Nigel Worboys speaks at the ATG Media conference in April 2009.

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Nigel Worboys here sets out his manifesto for an effective Antiques are Green campaign.

"I have had a retail shop for a number of years but it is only recently that I have really begun to speak to customers about the obviously green credentials of antiques. Now I find that after a few minutes' conversation on the subject there is a look of recognition as the customer first relates antiques to recycling."

As the conversation progresses, it also becomes evident that there are no additional greenhouse gases being produced as a result of their purchase, no rain forests will be depleted or additional raw materials used.

"The customer is now feeling more comfortable about the purchase in the knowledge that 'antiques are green'. They can justify their purchase and they now have that feel-good factor on top.

"But wouldn't it be far easier for us all if the buying public at large were aware of all this before they came in to see us? If they already knew antiques were green because they had read it on numerous occasions in the press and heard about it on TV? If there was the same Antiques are Green logo on show wherever they went?

"Now that opportunity is here and I hope that we all unite - dealers, auctioneers, fair organisers, restorers, publishers, in fact anybody involved in the trade - to make this a roaring success. My proposals for achieving this are set out below."

Aims and objectives

  • To promote additional sales and the preservation of antiques by capitalising on their green credentials.
  • To attract a new audience who might not have considered antiques before.
  • To present antiques as an alternative to a new purchase.
  • To develop a sustainable "Not for Profit" business that can continue to support the Antiques are Green message.
  • To raise funds for green projects that are related to the trade, such as tree-planting.
  • To offer help, advice and incentive for the trade to reduce its carbon footprint.

Why are antiques green?

"I find the best way to illustrate this is by an example. I have chosen the humble Windsor chair, but similar reasoning can be applied to many different antiques, even those which would otherwise be considered only as expensive, luxury items.

"The parts for the Windsor chair were made by craftsmen who lived in the woods where the materials came from. The turnings were produced on treadle-operated lathes, then parts were taken on foot to a local workshop to be assembled. From there the completed chairs would be distributed around the country by horse and cart or waterways.

"That chair has undoubtedly seen hard use, but it is still around today. What a green product and what a life-cycle!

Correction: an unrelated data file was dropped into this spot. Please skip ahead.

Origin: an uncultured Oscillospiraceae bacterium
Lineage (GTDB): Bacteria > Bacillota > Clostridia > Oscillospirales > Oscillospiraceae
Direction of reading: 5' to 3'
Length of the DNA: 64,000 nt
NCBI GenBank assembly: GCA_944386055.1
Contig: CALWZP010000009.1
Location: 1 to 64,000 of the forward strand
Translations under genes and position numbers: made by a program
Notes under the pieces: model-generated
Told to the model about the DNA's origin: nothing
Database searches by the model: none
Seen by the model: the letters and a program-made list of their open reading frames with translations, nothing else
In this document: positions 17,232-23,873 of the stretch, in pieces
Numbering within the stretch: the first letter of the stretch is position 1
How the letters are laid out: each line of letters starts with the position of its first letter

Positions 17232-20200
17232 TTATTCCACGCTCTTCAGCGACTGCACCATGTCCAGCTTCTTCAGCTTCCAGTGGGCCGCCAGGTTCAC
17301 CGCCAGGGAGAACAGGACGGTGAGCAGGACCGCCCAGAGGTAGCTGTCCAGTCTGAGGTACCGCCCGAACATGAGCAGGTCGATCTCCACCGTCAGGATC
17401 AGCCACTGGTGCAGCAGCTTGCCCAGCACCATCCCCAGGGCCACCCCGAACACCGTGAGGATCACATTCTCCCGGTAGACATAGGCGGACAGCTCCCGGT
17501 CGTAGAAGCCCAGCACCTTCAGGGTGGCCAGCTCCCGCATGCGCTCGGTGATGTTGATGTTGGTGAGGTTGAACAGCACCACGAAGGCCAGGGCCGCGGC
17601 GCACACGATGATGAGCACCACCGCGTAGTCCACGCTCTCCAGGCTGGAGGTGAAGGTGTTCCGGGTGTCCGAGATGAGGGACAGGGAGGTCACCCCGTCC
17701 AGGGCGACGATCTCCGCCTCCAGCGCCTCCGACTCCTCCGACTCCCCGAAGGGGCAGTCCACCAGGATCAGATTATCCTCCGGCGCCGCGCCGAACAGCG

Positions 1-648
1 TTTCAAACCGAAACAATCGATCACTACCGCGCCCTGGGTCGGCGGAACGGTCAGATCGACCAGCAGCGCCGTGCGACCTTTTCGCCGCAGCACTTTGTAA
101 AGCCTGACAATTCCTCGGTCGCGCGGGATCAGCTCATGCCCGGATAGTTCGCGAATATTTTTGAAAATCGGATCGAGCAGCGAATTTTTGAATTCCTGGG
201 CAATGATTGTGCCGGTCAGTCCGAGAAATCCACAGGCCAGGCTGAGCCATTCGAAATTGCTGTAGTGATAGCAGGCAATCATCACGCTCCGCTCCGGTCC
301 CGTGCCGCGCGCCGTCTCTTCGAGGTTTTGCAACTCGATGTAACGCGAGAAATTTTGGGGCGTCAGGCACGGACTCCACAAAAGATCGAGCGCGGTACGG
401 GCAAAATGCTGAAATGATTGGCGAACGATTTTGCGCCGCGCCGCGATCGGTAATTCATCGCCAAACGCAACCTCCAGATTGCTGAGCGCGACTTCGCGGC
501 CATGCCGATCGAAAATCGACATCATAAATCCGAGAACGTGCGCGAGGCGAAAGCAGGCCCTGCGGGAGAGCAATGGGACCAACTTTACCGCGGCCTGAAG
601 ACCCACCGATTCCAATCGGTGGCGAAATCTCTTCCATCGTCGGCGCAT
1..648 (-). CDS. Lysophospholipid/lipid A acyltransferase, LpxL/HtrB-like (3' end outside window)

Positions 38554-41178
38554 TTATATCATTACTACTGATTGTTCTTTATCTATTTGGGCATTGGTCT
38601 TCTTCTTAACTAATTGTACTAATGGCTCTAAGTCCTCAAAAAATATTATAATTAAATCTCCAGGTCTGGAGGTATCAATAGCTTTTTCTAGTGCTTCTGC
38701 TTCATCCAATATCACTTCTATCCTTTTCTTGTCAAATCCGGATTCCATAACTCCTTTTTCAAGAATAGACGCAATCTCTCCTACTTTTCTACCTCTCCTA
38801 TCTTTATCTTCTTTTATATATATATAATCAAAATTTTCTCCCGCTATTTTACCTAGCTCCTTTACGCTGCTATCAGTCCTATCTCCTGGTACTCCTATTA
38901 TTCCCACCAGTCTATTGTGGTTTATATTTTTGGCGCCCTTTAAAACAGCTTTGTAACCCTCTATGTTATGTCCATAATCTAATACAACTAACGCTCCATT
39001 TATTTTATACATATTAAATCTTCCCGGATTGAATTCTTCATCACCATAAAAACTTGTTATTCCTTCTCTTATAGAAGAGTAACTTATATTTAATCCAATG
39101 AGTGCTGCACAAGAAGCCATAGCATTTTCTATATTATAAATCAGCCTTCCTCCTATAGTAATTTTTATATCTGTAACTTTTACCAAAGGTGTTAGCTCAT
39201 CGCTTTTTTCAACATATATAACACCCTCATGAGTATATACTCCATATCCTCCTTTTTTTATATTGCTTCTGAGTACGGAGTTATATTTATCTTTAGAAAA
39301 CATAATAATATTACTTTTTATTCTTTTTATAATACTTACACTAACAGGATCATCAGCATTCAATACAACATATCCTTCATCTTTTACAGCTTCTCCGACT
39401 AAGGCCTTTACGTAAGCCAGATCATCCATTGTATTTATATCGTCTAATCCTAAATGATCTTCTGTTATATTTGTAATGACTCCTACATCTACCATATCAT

"By buying the chair to use again we have not only conserved our natural resources but avoided the carbon footprint produced by a new chair that might well have come all the way from the Far East.

"What is more, I expect that a new mass-produced chair will hit the waste tip long before the antique Windsor chair is sold again at auction, goes to the restorers to be revived and is retailed again for another 40 years' use!

"In summary, our product is sustainable, re-usable and re-saleable."

How far have we got?

  • I have met a number of trade associations and have spoken to 200 delegates at the ATG conference - the majority of whom expressed their full support.
  • A website is currently being developed - www.antiquesaregreen.org.
  • We are actively canvassing the support of some well-known individuals to help promote the campaign.
  • There is a selection of logos to choose from.

What next?

  • Decide on a logo. After consideration and feedback from over 100 members of the trade, I have designed a number of logos for you to choose from. You can vote on-line for your favourite, by clicking here.
  • Produce a selection of point-of-sale material, and get it on show. I envisage door/cabinet transfers, coasters (we have all seen them put to good use in auction rooms as surface protectors!), display boards, badges, etc (using recycled materials where possible). The Antiques Trade Gazette has kindly offered to distribute POS free of charge as an insertion within the paper.
  • Create and develop a website that is of use to the consumer and trade. The focus will be on green issues, but this site will promote the trade in general, sell point of sale material, have links to directories, auction rooms, fairs, shops etc, discuss restoration and repairing. It will have a blog section, so content contribution from the trade will be essential.
  • Gain the support of recognised celebrities, campaigners and authorities.
  • Encourage the trade to promote "Antiques are Green" from within.
  • Talk to the media to try and prepare for future PR.